On the positive side were the Charity Christian Church, which he attended as often as three times a week, and English Field, a playground near his home. "I didn't have a care in the world on the baseball field," says Whitaker. His love for the game grew with his skills. "When I was 13, I made a throw from third base, and this man, who must have been a scout, said to me, 'Son, take care of that arm. People are going to be coming around to see you play pretty soon.' "
The scouts spotted Whitaker in his junior year at Martinsville High. Wayne Blackburn of the Tigers filed this prescient report, dated Aug. 10, 1974, on Whitaker:
"WORD PICTURE—He is worth looking over next spring. Not very big. Seemed to have good baseball sense. Good arm, good hands, and range seemed okay. Bat seemed quick. But spray hitter. Got piece of ball. Had good curveball, when he went in to pitch. Had good spin, and some velocity. Attitude and aptitude was okay. Might end up at 2B or SS because of his size and not long ball hitter."
Scouts have a scale, 20 to 80, by which they rate the potential of a player: 80 is a Babe Ruth with speed; 55 is a player who could start for a major league team; and 50 means a prospect who will be one of 25 players on a major league roster. Blackburn didn't get to see Whitaker in Lou's senior year because he was in a car accident on his way to Martinsville, so the Tigers had to rely on the Major League Scouting Bureau, which had two reports on Whitaker. One rated him a 50, the other a 55; the Tigers weren't sure how high to draft Whitaker.
The 55, though, came from Billy Jurges, once a pretty fair infielder himself. Bill Lajoie, now a Tiger vice-president, was the club's scouting director at the time. "Even though none of our scouts saw Lou his senior year, I knew this—Billy Jurges doesn't like anybody [as a player]. But he liked this kid, so we figured something must be there. Funny thing, Billy liked him almost as much as a pitcher, too. Lou had a major league curveball."
The Tigers picked Whitaker in the fifth round of the 1975 draft. They thought it would be easy to sign him because he wanted to play so badly, but Blackburn couldn't come to terms with him. Lajoie went down to try. "Lou didn't say, but I had an idea why he didn't want to go," Lajoie says. "I just said, 'Let's go and get you a suitcase and some clothes.' I had $500 with me when we went into the store, and $3 when we came out. The way things have turned out with him, I'd say it was $497 well spent."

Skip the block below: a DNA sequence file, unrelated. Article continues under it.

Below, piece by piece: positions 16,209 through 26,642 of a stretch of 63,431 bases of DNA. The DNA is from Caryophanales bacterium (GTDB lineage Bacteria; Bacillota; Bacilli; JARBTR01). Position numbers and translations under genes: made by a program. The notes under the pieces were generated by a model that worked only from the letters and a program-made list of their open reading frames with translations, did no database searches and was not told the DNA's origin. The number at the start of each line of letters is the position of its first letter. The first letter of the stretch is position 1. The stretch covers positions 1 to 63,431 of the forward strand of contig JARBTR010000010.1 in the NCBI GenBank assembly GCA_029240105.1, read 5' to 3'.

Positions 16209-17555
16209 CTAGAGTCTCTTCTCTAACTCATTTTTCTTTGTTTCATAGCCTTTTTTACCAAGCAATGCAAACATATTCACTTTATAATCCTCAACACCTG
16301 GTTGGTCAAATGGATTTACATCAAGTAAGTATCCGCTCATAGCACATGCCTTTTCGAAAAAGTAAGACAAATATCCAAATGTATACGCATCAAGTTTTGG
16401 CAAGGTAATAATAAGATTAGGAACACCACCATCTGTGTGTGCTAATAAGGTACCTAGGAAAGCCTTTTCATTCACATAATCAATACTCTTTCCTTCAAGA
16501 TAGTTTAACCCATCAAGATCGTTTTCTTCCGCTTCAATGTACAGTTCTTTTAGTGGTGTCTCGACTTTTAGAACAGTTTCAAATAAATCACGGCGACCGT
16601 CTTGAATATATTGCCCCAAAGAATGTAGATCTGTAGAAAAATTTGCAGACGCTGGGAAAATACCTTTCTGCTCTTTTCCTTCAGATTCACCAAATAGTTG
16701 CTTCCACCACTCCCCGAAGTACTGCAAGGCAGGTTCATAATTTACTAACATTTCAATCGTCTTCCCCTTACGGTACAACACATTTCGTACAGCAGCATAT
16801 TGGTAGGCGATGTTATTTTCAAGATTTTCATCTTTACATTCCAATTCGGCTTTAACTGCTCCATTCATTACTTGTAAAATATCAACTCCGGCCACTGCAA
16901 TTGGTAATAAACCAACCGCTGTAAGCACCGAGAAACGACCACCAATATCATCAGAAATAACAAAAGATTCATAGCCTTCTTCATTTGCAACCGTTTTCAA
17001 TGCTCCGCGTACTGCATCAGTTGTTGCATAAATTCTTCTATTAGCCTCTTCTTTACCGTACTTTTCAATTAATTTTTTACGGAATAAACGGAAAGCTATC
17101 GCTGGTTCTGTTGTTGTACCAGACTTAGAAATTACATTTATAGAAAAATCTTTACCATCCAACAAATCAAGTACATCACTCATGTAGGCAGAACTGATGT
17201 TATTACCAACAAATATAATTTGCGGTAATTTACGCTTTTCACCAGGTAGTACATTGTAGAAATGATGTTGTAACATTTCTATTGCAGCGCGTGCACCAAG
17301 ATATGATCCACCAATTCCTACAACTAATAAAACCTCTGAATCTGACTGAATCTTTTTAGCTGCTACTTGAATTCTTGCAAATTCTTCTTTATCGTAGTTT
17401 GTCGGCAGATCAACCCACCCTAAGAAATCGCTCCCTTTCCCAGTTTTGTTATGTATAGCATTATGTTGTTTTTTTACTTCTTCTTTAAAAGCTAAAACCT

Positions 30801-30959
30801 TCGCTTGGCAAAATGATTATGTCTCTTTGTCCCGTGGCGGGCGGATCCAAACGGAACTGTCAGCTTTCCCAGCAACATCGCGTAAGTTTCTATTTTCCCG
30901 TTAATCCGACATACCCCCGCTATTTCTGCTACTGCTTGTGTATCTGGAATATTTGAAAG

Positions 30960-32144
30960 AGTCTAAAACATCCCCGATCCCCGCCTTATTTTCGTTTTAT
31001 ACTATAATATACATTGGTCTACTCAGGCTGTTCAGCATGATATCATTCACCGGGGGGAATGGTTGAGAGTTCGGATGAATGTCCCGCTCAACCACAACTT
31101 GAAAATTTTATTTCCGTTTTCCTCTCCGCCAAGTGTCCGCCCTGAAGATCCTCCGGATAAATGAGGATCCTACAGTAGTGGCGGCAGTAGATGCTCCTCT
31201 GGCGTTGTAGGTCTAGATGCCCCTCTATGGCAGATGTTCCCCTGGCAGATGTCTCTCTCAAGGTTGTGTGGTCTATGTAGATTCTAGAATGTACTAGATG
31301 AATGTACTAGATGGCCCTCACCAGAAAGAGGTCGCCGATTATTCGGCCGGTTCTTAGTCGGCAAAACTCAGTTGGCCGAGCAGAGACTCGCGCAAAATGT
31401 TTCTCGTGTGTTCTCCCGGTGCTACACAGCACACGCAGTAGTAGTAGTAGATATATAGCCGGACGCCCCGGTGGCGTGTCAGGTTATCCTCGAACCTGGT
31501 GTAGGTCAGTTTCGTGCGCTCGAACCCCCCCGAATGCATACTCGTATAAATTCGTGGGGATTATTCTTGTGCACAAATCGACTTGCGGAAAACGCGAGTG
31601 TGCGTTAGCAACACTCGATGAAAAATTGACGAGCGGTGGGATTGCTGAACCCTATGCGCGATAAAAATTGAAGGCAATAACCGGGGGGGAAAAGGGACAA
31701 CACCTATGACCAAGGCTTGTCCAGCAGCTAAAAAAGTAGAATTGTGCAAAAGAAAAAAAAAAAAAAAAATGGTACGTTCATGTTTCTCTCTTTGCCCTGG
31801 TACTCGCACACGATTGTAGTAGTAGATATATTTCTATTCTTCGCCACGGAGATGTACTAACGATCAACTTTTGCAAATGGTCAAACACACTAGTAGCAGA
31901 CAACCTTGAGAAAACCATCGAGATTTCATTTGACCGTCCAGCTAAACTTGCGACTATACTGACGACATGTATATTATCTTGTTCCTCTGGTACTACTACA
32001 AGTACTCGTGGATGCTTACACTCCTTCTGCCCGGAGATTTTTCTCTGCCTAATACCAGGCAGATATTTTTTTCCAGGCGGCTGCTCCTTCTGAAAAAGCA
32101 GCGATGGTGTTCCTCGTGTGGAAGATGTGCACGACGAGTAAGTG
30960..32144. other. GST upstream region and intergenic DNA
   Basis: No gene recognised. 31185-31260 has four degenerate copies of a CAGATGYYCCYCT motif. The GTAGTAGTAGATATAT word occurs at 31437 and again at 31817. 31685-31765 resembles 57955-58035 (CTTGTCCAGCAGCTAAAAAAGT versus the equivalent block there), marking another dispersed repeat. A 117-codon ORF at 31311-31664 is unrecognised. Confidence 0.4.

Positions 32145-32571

Lajoie drove Whitaker to Bristol, Va., in the rookie Appalachian League, and on the way Lou said to him, "Mister Lajoie, don't worry about me. I was born to play." In one of his first games, Whitaker was put at shortstop; he made three errors. "He cried after the game," says Lajoie. "But the next day, Lou said, 'I'm fine, that's all over with.' That showed me strength of character."
At spring training in 1976, Whitaker made an immediate impression on Detroit General Manager Jim Campbell. Says Campbell, "He came up to me and said, 'Hi, Mister Campbell. I'm Louis Whitaker and I'm going to be playing for you soon.' I stammered and said something like, 'I'm sure you will.' " Sent to Lakeland to play third base, Whitaker wound up hitting .297 and was named MVP of the Florida State League.
That same spring Trammell was winding up his career at Kearny High School, where he was a slightly bigger star on the basketball court than on the diamond. His father, Forrest, was an insurance salesman, and he remembers his childhood as a happy one, although his parents are now divorced. As a kid one of his favorite pastimes was sneaking into San Diego Stadium. His biggest thrill came the day he and a friend went down to the first row with their gloves and asked Bill Mazeroski (then a coach with the Pirates) if he wanted to throw with them. Mazeroski did. Trammell may be the first—and the only—major-leaguer to whom Clarence Gaston was a hero.
Trammell was the point guard on Kearny's successful basketball team, and he received several scholarship offers, but size was a deterrent. "The world is filled with six-foot point guards," says Trammell. Baseball scouts began to come around in Trammell's senior year to see him at shortstop, and at first they went away unimpressed. In March there were three reports, rating him from 44 to 48. In April Charlie Metro of the Scouting Bureau gave Trammell a 42.1, writing, "Bat and power lacking.... Poor knowledge and mechanics of hitting.... Good defensive prospect." But two days later, Pete Coscarart of the Bureau, a former major league infielder, gave Trammell a 55. "Both feet point out a la Yogi Berra," wrote Coscarart. "Doesn't seem to bother him. Reminds me of Marty Marion.... Has excellent hands w/strong arm. Bat is questionable but has a good swing which should improve with added WT and strength.... Improving."